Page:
Team:Wageningen UR/Parts



The registry of Standard Parts plays a crucial role in the open access iGEM community. This means that all constructed parts are made available to everyone. Before we sent in our biobricks, some of them suddenly contained one or more mutations, thereby undoing the characterization we performed for these bricks. Although we now characterized that the bricks containing some mutations also still work properly, i.e. the pkiA promoter brick, we believe in thorough and proper registering of parts. We will therefore send these bricks after the deadline for handing in biobricks! Sharing is caring!

<groupparts>iGEM013 Wageningen_UR</groupparts>


“Share.. not scare!”

During a research project some materials that are not available in-house are sometimes requested from other parties. A material transfer agreement (MTA) is made to formalize the exchange of biological parts like cell-lines, plasmids and reagents and protect the rights of all the parties involved. There is specific expectations regarding compensation for the help provided by the distributor when transferring material. The negotiations and demands in an MTA can stifle the spreading of new discoveries, slow down transfer of technology and limit future avenues of research. Some of the obligations include reach‐through provisions, royalties and fees, publication restrictions, and even restrictions in material distribution to non profit organizations, like the iGEM parts registry.

According to Mirowsky and Van Horn, an MTA is a special signal that commercial firms award to academics when they are unenthusiastic about the request to collaborate[1]. Furthermore, Streitz and Bennett argue that when companies are material suppliers, academic scientists might be tightly restricted in their academic freedom because MTAs may require researchers to assign or license intellectual property rights to discoveries made in the course of using the material, prohibit sharing research material with other researchers or forbid sending it to other institutions[2.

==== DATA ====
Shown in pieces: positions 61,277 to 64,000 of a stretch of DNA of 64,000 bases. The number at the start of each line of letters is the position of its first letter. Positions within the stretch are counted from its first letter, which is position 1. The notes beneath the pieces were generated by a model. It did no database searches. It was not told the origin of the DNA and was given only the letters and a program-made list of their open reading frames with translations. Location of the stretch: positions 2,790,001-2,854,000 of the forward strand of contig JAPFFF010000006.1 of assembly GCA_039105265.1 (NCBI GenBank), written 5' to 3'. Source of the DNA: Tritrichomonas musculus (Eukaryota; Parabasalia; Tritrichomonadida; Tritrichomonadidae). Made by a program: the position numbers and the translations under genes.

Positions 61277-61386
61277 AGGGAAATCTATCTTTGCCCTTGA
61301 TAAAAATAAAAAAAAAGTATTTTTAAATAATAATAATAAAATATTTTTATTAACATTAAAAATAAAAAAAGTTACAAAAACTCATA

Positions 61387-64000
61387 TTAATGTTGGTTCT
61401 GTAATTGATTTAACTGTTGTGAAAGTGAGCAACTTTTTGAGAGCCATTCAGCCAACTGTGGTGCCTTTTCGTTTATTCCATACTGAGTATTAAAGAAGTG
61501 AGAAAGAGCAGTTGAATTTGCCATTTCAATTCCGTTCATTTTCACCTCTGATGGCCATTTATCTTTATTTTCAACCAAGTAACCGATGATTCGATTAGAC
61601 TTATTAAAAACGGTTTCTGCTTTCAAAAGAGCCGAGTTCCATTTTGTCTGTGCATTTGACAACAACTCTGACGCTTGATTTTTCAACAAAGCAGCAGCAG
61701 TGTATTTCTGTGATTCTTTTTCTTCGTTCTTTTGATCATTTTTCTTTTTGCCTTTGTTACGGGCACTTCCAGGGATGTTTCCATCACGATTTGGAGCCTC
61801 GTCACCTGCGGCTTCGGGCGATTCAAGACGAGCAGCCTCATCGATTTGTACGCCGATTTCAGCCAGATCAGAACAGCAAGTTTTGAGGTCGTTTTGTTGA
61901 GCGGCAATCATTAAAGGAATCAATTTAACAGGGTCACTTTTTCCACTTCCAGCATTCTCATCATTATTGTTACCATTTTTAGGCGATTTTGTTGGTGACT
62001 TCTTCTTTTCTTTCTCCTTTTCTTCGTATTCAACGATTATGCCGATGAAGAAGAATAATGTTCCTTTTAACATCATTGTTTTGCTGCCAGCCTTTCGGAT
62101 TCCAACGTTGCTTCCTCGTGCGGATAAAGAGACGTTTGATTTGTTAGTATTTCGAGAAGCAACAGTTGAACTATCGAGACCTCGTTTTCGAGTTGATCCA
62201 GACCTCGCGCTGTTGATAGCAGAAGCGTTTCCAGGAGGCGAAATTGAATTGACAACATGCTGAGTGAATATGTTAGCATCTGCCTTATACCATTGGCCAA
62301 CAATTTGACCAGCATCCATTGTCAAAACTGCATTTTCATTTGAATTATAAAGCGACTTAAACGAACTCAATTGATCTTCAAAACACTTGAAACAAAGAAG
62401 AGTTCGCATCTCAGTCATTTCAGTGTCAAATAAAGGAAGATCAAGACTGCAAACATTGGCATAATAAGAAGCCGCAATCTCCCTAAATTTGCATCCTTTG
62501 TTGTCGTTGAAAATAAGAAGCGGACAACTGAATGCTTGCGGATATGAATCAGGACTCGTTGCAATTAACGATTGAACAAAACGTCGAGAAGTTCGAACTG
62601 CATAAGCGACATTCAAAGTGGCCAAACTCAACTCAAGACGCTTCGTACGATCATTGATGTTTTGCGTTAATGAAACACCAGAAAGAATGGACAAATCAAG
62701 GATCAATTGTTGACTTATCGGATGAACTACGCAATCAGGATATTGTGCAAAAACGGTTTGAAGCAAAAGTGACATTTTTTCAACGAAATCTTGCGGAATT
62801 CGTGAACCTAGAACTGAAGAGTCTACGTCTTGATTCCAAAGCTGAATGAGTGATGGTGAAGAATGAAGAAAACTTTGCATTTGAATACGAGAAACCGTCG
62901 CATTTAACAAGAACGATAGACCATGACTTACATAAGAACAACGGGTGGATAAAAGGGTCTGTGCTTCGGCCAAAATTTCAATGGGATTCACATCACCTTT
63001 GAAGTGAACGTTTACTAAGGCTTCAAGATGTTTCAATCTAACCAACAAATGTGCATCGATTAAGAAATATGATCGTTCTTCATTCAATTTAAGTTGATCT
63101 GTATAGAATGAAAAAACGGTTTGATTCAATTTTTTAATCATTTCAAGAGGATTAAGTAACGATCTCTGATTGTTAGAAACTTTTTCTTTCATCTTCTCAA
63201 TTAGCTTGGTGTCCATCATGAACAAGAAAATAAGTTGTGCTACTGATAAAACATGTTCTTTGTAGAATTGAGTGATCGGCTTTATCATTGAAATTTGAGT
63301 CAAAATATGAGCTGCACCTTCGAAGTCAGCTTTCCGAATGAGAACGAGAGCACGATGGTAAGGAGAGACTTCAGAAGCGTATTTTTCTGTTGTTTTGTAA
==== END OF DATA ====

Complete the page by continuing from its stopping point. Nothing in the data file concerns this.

During our research we implemented ATP and pH bio-sensors in Aspergillus niger which were obtained after signing MTAs with different research groups. These contracts currently prevent us from depositing invaluable parts or bio-bricks that contain this DNA, to the iGEM parts registry. This is a pity because these parts increase the repetoire of tools that are currently at the disposal of the open iGEM community. Even the iGEM policy of Get & Give (& Share) was not sufficient to get the permission to submit these parts.

We believe opennes and free sharing is very important for broader dissemination of new discoveries to pervade into all research spaces. The use of copyleft is suggested as an alternative. Copyleft type licenses are a novel use of existing copyright law to ensure a work remains freely available. The idea is to sign an agreement or contract between the exchanging parties such that the recipient can freely modify the provided material but in-turn has to freely share the derivatives with other groups. Because in the end sharing is caring!


1.Mirowsky and Van Horn, op. cit.

2.W. Streitz and A. Bennett, ‘Material transfer agreements: a university perspective’, Plant Physiology, 133, 2003, pp. 10–3.

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